MARXKORS: History will be made

Cue the music. Roll the tape.

February 20, 2019 - 11:32 am
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In 2011, the NHL was smack-dab in the middle of its “History Will Be Made” ad campaign for the Stanley Cup Playoffs. The commercials followed the same formula: play a clipped, split-second highlight of a historic moment—Ray Bourque lifting the Cup, Bobby Orr flying through the air, Gretzky being Great, Mario being Super— immediately stop the highlight, and reverse the sequence of events leading up to that iconic moment in dramatic slow-motion.

A dreamy, staccato piano score accompanied each clip, as did a rhetorical question intended to blow the minds of hockey fans across North America: What if there was no Greatness? What if Bourque didn’t believe in one more year?

On Tuesday night at Enterprise Center, the Blues made a little history of their own, notching a franchise-record 11th straight victory when they beat the Toronto Maple Leafs in a 3-2 overtime thriller.

So, just for fun, let’s toss this moment into the NHL’s “History Will Be Made” basket. Where do we start the highlight reel? O’Reilly’s game-winning goal in overtime? Binnington’s game-saving stop on superstar Auston Matthews?

Or do we go back further than that?

On February 18, 2011, almost eight years to the day that the St. Louis Blues won their 11th-straight game, the team made a move just before the trade deadline, sending Eric Brewer to the Tampa Bay Lightning for Brock Beukeboom and a third-round pick in the 2011 NHL Entry Draft.

The Blues missed the playoffs that year. The Lightning lost in the Eastern Conference Final. And for eight years, basically no one talked about the goalie the Blues selected 88th overall as part of the Brewer trade, Jordan Binnington.

Cue the music. Roll the tape.

What if Brewer didn’t waive his no-trade clause?

Well, Binnington wouldn’t have set the record for most consecutive victories for a Blues rookie goaltender. He wouldn’t have become only the seventh goalie in NHL history to record four shutouts in his first 14 starts. And the Blues most likely wouldn’t have a new franchise-record wining streak.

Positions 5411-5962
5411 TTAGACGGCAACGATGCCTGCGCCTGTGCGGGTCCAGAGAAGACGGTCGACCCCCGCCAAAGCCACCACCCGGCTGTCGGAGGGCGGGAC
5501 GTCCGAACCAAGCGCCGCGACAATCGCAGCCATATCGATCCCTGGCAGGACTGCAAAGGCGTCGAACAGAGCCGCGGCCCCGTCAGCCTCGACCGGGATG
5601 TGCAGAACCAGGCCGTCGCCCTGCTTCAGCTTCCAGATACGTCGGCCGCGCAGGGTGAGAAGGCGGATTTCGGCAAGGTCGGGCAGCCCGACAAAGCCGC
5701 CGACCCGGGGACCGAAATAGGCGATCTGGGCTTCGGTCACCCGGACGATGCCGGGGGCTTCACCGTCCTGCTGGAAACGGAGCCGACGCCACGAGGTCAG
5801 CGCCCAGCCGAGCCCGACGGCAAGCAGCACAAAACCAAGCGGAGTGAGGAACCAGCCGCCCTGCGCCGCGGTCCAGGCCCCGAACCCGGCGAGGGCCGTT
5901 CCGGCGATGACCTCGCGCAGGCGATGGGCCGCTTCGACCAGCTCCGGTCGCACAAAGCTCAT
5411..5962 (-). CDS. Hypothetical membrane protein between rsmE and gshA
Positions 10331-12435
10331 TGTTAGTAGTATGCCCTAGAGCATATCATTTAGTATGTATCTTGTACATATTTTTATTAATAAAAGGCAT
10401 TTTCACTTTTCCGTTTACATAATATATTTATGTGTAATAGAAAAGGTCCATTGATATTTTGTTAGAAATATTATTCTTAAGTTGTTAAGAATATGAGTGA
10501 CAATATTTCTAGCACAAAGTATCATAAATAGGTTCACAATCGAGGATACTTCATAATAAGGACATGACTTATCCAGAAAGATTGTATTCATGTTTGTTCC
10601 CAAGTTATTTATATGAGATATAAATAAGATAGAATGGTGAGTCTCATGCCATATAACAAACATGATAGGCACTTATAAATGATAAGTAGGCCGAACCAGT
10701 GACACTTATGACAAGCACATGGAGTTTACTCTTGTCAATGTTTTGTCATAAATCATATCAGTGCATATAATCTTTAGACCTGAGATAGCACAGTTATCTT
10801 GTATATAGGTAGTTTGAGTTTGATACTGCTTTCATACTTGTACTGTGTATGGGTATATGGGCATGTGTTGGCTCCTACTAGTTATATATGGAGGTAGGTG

No, Binnington isn’t the sole reason for the team’s recent success, but he’s a big ol’ part of it. In his 15 starts, Binnington is 13-1-1. His 1.60 GAA and .937 save percentage are both the best in the league (minimum 15 games played), and it’s not even close.  

But Binnington has been a factor in only 17 of the team’s 59 games thus far. So who or what kept this team afloat, even when it was wallowing in the league’s cellar?

Ryan O’Reilly.

While the Blues played whack-a-mole with their struggles in the first half of the season, O’Reilly quietly grabbed his lunch pail and showed up to work. When the defense crumbled, O’Reilly showed up to play. When the offense couldn’t score, O’Reilly showed up to play. When the team’s superstars were mired in slumps, when the captain got hurt, when the team’s identity was questioned and the leadership criticized, O’Reilly showed up to play and remained indefatigably elite. He leads the team in points (61), with 23 goals and 38 assists. His plus/minus of plus-25 is not only head and shoulders above his teammates, but is top-10 in the NHL. His defensive play should thrust his name into the top contenders for the Selke Trophy, the league’s award to the forward who displays exceptional defensive skill. Simply put, O’Reilly has been a beacon of consistency on an inconsistent team.

Most of the time, when a team falls to last place in the NHL, it never recovers. When the Blues sank to the bottom, Ryan O’Reilly was there, performing chest compressions to keep them alive.

“If we didn’t have him, I don’t know where this team would be,” Jake Allen told me hours before Tuesday’s game against Toronto, hours before O’Reilly scored the game-winner in overtime.

Cue the music. Roll the tape.

What if the Buffalo Sabres weren’t hell-bent on changing their “losing culture”?

And, of course, there is interim head coach Craig Berube. The Blues have now played 40 games under the direction of Berube, and the trajectory of the team since Yeo was fired and Berube took the reins on November 20 has been a steady upward climb. Parsing the team’s record under Berube by 10-game segments illustrates the gradual (at first) and then meteoric (currently) rise from the abyss: (1) 4-5-1, (2) 5-5-0, (3) 6-3-1, (4) 10-0-0. Berube has this team trusting the system. He has them trusting each other. He has—dare I say it?—buy in.

Cue the music. Roll the tape.

What if the front of the Blues net had never been a 7-Eleven?

Of course, the questions could go on forever.

In this 11-game winning streak, Tarasenko has 10 goals and 20 points.

What if Tarasenko never snapped out of his slump?

Before this season, Oskar Sundqvist’s career high in goals was 1. To the surprise of everyone on the planet, including himself, he has 11 this year and has been an integral part of the Blues secondary scoring.

What if it wasn’t Sunny’s world?

And so forth.

But one thing is for certain: at the start of the season, with the Blues mired in losses, battling peccadillos and full-fledged crises, no one could have anticipated the turnaround this team would make in the new year. No one could have seen the run this team would go on. No one would have believed that if they could have just looked into the future a few months, they would have returned to reassure a frustrated locker room and a disheartened fanbase that not only would the ship would be righted, but records would be broken and the team would capture the attention of the hockey world. That, yes, history would be made.

Cue the music.